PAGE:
THE public has been urged to join up forces to curb road carnage in animals and birds, as alarming figures of wildlife road deaths emerge.
In just 58 kilometres of 47 transects of Tarangire Manyara Ecosystem (TME) in the northern part of the country, a record animals and birds were killed by vehicles plying in the area last year alone.
The Director of Centre for Wildlife Management Studies, Dr Bernard Kissui unveiled the figures at Burunge Wildlife Management Area (WMA) on Thursday, saying the road kills have a lot of impact in the wildlife as it means that on average each day animals and birds are killed.
“Road kills of animal counts are at an alarming rate; just last year (2019) 380 animals were killed by vehicles as per our data. The bloody spot is at Kwakuchinja.
This has to be stopped by joining forces among stakeholders,” said Dr Kissui who is a specialist in research on animals.
He noted that there is a huge problem that must be addressed by both the government and private sector, and proposed that in the wildlife corridors be constructed flyovers or underpass so as to get rid of the souring killings.
Dr Kissui was also of the opinion that some speed humps and cameras should be fitted on the areas so as to record the incidents and authorities take necessary actions, put warning sign posts, on the areas and warned that the situation is a multisectoral issue.
In a field visit by journalists from the Journalists' Environmental Association of Tanzania (JET) that was supported by the United State Agency for International Development (USAID), Dr Kissui said that other species that are in danger and are being killed are aves and reptilia.
He said that some of the causes are attributed to high speed and carelessness of drivers, animals' attitude in moving around especially at night, adding that most lions are killed during rainy seasons. He said that elephants are also killed in their corridors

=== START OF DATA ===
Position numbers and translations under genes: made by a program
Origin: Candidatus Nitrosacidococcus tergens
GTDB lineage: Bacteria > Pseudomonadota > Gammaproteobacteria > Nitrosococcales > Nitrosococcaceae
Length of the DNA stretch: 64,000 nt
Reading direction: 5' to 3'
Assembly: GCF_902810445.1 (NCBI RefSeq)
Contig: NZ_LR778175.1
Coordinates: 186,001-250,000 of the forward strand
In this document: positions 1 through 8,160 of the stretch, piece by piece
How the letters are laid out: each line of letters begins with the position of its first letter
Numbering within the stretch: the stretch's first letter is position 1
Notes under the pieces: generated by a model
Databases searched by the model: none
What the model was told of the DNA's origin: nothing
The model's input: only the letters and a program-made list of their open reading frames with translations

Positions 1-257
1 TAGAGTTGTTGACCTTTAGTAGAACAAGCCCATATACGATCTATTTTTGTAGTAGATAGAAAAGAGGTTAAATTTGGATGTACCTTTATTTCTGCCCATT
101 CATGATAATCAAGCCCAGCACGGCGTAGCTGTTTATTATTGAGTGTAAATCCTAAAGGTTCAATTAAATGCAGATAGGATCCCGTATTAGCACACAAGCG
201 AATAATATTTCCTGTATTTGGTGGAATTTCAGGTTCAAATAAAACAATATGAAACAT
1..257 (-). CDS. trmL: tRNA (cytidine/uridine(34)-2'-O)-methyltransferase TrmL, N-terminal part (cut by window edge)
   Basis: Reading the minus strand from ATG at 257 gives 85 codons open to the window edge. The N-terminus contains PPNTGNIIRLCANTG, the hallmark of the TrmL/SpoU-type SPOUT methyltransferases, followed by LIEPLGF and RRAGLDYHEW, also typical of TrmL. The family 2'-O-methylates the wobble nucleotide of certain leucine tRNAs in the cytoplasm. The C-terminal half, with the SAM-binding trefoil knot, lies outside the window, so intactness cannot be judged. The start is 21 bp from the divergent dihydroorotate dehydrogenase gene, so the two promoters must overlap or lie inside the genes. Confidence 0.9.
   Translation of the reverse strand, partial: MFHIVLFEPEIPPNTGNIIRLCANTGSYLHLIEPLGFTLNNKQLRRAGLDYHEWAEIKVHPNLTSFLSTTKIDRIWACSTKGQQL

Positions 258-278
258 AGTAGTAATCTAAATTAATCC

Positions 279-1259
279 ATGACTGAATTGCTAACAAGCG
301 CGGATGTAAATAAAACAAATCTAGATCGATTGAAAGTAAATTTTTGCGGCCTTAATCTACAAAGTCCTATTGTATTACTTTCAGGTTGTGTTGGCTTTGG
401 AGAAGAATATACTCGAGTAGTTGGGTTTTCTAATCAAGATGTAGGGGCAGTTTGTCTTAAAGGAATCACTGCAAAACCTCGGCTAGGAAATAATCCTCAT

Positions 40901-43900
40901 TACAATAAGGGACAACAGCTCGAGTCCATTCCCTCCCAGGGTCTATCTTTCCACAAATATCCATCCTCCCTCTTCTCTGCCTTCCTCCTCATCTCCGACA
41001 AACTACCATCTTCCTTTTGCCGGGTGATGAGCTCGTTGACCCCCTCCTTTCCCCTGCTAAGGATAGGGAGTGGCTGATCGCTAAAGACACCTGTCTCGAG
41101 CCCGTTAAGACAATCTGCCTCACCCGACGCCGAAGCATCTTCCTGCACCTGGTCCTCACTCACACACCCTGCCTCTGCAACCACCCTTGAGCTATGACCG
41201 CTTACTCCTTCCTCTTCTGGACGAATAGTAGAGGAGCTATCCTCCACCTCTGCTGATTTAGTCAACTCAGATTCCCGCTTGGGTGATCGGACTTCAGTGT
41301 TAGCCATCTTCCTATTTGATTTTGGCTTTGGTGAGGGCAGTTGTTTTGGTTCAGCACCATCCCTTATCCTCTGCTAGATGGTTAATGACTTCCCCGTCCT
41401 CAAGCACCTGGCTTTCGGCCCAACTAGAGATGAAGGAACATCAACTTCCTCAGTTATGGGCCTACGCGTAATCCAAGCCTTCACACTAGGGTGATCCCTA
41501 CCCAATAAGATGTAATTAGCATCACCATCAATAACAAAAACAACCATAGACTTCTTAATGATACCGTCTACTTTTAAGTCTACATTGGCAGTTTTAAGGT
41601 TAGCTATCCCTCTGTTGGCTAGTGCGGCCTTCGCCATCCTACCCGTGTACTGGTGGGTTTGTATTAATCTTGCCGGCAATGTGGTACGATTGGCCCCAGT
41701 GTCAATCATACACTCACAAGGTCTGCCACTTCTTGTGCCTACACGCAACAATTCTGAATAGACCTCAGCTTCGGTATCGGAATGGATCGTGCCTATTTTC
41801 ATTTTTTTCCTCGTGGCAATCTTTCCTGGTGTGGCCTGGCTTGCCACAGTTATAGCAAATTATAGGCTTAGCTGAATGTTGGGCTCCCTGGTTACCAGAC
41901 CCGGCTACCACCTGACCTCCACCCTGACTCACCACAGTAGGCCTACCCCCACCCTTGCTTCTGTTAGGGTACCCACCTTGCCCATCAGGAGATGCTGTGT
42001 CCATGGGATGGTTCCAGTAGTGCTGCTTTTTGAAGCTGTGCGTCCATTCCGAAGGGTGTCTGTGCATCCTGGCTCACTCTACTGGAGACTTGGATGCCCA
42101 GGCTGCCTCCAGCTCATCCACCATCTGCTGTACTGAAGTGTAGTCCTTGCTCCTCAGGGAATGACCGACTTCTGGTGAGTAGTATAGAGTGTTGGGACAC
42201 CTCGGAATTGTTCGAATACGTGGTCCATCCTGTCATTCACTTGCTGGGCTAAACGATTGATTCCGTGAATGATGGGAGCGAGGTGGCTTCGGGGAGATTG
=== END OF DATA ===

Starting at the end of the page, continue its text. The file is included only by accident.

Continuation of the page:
The field visit was preceded by three-day training to 30 journalists across the country on biodiversity conservation reporting.
The training built their capacity to communicate biodiversity conservation messages and raise awareness and passion for reporting conservation issues.
USAID and JET support journalists by providing a five-month mentorship programme, field visits and story grants. The project was a success; it helped create awareness not only on conservation matters but further on tourism.
The Burunge WMA is located in Tanzania's wildlife-rich northern tourist circuit and is close to both Tarangire and Manyara National Parks. It is roughly 18 kilometres from the main gate of Tarangire National Park, 20 kilometres from Majimoto and Tarangire airstrips and less than 10 kilometres from the southern boundary of the Lake Manyara National Park.
The WMA is bisected by the Arusha-Babati-Singida-Dodoma Highway.
It occupies the land and the migratory corridors between Tarangire, Lake Manyara, and the adjacent Manyara ranch, making it an area of high conservation significance.
The area is widely known for its large buffalo population that moves in and out of Tarangire.
The presence of Lake Burunge in the WMA attracts the migration of water birds such as greater and lesser flamingos and a range of ducks and shore birds.